It's not quite true that the dilemma of Henry Arthur Jones's 1913 comedy is no longer of interest. A titled lady whom I once asked why she had not taken her husband's name answered: "Because an earl's daughter goes in before the wife of a baronet." But even those suffering the cruel custom of ordering every woman's social rank on the way to the dining room may not enjoy smugness and snobbery passed off as satire and charm.
"Our own Mary", whose husband owns a factory in a Northern town, is miffed at having to go in to dinner after the wife of a newly created knight, a lady whose spangled frock and blond wig make her a ringer for Carol Channing in Hello, Dolly! (The titled couple are so vulgar that they actually – unlike the other Northerners in the play – have Northern accents.) Mary's comment that her rival looks like "an impropriety" (quick! the smelling salts!) starts a suit for slander, but she comes up with a dashing counter-attack – running her helpless husband for Parliament, though he must change from Tory to Liberal. "I shall have to give up my club," moans the poor old boy, "and all my friends." She also soaks him for a stiff contribution to the party, in exchange for a better title than knight. There are plenty of lines at which one is clearly expected to titter, but nothing resembling wit, and much that is distasteful – Mary's husband begs her, on his knees, to accept a Rolls-Royce rather than pay a long visit to Aunt Henrietta (i.e. deny him sex).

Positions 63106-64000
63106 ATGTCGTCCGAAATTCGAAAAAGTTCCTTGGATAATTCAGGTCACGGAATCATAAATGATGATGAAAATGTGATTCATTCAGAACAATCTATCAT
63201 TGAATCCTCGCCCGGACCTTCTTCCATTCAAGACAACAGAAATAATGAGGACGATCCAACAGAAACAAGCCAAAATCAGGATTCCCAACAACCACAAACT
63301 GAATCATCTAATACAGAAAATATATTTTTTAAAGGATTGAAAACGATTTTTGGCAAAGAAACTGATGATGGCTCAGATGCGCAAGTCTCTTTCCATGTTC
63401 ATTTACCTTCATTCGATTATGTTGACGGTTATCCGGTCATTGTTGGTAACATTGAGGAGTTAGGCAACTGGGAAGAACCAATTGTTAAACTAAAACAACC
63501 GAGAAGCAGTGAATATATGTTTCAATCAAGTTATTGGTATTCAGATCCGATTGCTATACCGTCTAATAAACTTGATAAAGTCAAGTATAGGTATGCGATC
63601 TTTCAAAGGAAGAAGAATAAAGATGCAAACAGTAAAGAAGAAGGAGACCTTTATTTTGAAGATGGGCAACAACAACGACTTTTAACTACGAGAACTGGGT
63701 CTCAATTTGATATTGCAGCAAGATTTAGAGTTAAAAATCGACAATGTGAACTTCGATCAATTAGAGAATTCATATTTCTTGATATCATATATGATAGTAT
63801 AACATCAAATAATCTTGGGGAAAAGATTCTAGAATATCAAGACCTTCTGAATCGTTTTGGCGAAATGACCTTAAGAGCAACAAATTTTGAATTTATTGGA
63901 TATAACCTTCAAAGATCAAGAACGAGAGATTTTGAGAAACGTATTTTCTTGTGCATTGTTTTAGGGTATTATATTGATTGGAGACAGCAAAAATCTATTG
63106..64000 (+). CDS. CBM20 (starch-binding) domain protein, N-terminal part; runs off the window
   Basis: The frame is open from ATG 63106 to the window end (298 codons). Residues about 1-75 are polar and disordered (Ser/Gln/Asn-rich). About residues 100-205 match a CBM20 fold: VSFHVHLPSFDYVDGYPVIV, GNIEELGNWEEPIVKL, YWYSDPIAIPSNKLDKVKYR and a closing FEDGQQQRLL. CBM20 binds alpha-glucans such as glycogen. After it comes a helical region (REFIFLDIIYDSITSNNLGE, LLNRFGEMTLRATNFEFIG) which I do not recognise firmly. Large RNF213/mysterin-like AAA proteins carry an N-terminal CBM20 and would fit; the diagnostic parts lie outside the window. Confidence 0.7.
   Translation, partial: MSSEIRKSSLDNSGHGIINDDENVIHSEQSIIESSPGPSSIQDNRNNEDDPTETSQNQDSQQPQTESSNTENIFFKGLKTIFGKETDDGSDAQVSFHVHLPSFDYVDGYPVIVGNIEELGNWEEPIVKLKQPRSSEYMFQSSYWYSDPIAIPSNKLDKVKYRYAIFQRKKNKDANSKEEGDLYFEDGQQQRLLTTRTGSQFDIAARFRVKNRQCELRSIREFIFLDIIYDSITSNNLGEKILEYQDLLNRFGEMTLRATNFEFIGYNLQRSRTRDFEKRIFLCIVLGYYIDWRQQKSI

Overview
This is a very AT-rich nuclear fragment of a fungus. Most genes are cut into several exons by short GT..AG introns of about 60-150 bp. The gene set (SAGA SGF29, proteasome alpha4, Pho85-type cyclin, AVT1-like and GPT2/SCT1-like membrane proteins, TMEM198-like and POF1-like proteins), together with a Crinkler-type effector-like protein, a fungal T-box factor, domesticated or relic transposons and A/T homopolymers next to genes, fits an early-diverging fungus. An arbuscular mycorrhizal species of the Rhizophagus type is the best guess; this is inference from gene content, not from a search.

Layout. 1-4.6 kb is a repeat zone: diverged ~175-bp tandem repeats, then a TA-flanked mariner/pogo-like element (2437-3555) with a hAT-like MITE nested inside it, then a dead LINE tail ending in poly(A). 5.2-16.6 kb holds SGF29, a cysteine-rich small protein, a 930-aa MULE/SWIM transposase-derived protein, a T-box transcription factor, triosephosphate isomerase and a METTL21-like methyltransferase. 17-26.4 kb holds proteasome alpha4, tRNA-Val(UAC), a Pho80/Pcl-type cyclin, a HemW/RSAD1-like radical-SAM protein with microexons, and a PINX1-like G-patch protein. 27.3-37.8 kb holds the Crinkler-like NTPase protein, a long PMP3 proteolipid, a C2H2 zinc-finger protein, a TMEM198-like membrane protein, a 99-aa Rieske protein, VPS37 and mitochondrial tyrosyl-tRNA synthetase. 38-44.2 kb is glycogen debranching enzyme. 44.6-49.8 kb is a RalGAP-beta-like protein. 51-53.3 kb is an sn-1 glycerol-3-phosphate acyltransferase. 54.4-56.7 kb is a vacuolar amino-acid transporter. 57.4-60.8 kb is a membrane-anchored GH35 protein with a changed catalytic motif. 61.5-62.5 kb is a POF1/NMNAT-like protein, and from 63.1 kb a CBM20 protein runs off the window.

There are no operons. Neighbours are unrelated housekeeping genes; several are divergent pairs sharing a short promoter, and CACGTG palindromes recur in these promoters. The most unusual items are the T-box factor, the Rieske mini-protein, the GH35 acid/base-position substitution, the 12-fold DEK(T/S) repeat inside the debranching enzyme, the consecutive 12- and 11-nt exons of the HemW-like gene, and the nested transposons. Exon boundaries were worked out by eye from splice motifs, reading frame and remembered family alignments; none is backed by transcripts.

Director Auriol Smith must have thought that the topic of honours for sale was bang up to date, but the playwright, as her stilted production shows, finds such transactions as endearing as he does Mary. To be in correct, if nauseating, period style for this role, its actress should be a cloud of fluffy disingenuousness, with a bag of ostensibly adorable tricks. Susie Trayling, though, is blank-faced, cool, and direct, her businesslike demeanour accenting Mary's selfishness and spite. The older men in the cast are as stiff as Jones's exposition ("You're a leading London physician," one character tells another), save for Michael Lumsden's deft and energetic performance as Mary's better half. Even he, however, cannot reconcile me to the heartfelt plea he makes twice, voicing the cosy complacency of playwright and intended audience: "We're not in this world very long. Do let us be happy! Do let us be comfortable!" To this voice from the nursery, one might reply, Fine, let Us. But what about Them?
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